(1) Contents of request. To obtain access to confidential supervisory information or other nonpublic information under this section, including information in the possession of a person other than the Board, the requester shall address a letter request to the Board's General Counsel, specifying:
(i) The particular information, kinds of information, and where possible, the particular documents to which access is sought;
(ii) The reasons why such information cannot be obtained from the supervised financial institution in question or another source rather than from the Board;
(iii) A statement of the law enforcement purpose or other statutory purpose for which the information shall be used;
(iv) A commitment that the information requested shall not be disclosed to any person outside the requesting agency or entity without the written permission of the General Counsel; and
(v) If the document or information requested includes customer account information subject to the Right to Financial Privacy Act, as amended (12 U.S.C. 3401 et seq.), any Federal agency request must include a statement that such customer account information need not be provided, or a statement as to why the Act does not apply to the request, or a certification that the requesting federal agency has complied with the requirements of the Act.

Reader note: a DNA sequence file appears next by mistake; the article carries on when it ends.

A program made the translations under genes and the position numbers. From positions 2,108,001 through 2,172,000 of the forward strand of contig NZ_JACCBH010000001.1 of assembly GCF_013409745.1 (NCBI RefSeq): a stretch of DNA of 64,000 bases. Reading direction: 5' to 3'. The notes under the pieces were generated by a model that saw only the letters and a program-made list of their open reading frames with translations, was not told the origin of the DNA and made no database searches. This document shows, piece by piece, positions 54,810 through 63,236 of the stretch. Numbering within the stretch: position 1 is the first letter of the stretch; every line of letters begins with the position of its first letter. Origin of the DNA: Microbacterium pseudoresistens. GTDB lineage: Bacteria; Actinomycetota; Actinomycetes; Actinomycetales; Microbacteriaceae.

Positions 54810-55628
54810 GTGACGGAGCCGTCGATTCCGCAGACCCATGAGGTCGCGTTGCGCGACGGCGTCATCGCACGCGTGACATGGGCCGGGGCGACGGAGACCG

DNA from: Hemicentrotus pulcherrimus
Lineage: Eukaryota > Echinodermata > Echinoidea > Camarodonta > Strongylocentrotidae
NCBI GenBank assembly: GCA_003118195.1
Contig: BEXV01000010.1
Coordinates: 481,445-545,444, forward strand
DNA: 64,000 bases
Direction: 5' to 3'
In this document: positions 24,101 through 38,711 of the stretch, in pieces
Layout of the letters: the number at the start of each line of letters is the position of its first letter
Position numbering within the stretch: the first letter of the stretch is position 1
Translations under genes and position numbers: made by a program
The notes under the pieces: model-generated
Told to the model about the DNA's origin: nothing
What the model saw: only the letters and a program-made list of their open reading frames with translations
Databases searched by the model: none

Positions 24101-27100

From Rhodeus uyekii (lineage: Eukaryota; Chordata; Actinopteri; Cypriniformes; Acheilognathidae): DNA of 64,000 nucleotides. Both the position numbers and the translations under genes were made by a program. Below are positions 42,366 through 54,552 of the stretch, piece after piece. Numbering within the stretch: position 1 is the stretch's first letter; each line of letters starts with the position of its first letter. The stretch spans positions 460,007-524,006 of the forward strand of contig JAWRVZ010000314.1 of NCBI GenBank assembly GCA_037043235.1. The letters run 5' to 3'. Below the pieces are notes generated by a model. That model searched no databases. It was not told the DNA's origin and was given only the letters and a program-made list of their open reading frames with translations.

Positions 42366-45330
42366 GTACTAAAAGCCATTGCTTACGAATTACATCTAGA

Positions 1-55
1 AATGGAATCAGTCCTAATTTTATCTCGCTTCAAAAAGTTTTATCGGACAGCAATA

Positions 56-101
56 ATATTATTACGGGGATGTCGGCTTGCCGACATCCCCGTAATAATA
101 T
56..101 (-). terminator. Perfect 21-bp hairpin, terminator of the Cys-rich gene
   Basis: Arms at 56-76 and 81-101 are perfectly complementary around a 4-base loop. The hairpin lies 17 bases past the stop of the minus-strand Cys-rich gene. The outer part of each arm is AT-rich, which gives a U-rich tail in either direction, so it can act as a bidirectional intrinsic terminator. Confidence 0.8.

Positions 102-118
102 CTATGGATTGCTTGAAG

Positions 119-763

(2) Action on request. The General Counsel may approve the request upon determining that:
(i) The request complies with this section;
(ii) The information is needed in connection with a formal investigation or other official duties of the requesting agency or entity;
(iii) Satisfactory assurances of confidentiality have been given; and
(iv) Disclosure is consistent with the supervisory and regulatory responsibilities and policies of the Board.
(d) Federal and state grand jury, criminal trial, and government administrative subpoenas. The General Counsel shall review and may approve the disclosure of nonpublic information pursuant to federal and state grand jury, criminal trial, and government administrative subpoenas.
(e) Conditions or limitations; written agreements. The General Counsel may impose any conditions or limitations on disclosure that the General Counsel determines to be necessary to effect the purposes of this regulation, including the protection of the confidentiality of the Board's information, or to ensure compliance with applicable laws or regulations. In addition, Board or Reserve Bank staff may make disclosures pursuant to any written agreement entered into by the Board when authorized by the express terms of such agreement or by the General Counsel.